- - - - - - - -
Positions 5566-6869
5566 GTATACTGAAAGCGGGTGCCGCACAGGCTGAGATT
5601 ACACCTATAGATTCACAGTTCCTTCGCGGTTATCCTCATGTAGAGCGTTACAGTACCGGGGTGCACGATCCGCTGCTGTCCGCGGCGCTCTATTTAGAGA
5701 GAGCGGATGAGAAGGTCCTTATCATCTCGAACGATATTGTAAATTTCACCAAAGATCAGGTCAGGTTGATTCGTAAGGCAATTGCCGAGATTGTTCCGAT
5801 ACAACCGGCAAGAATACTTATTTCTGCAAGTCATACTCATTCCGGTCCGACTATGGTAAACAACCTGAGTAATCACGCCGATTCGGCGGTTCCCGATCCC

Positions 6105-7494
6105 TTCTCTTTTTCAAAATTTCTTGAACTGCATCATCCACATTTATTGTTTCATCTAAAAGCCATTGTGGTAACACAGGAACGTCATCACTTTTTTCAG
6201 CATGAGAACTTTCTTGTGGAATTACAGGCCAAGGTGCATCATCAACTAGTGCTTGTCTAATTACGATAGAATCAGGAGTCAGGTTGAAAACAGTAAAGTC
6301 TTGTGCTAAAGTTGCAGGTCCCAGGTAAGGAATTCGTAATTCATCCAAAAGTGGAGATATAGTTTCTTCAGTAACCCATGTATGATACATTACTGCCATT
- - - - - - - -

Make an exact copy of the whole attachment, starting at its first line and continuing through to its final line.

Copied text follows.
Positions 5566-6869
5566 GTATACTGAAAGCGGGTGCCGCACAGGCTGAGATT
5601 ACACCTATAGATTCACAGTTCCTTCGCGGTTATCCTCATGTAGAGCGTTACAGTACCGGGGTGCACGATCCGCTGCTGTCCGCGGCGCTCTATTTAGAGA
5701 GAGCGGATGAGAAGGTCCTTATCATCTCGAACGATATTGTAAATTTCACCAAAGATCAGGTCAGGTTGATTCGTAAGGCAATTGCCGAGATTGTTCCGAT
5801 ACAACCGGCAAGAATACTTATTTCTGCAAGTCATACTCATTCCGGTCCGACTATGGTAAACAACCTGAGTAATCACGCCGATTCGGCGGTTCCCGATCCC

Positions 6105-7494
6105 TTCTCTTTTTCAAAATTTCTTGAACTGCATCATCCACATTTATTGTTTCATCTAAAAGCCATTGTGGTAACACAGGAACGTCATCACTTTTTTCAG
6201 CATGAGAACTTTCTTGTGGAATTACAGGCCAAGGTGCATCATCAACTAGTGCTTGTCTAATTACGATAGAATCAGGAGTCAGGTTGAAAACAGTAAAGTC
6301 TTGTGCTAAAGTTGCAGGTCCCAGGTAAGGAATTCGTAATTCATCCAAAAGTGGAGATATAGTTTCTTCAGTAACCCATGTATGATACATTACTGCCATT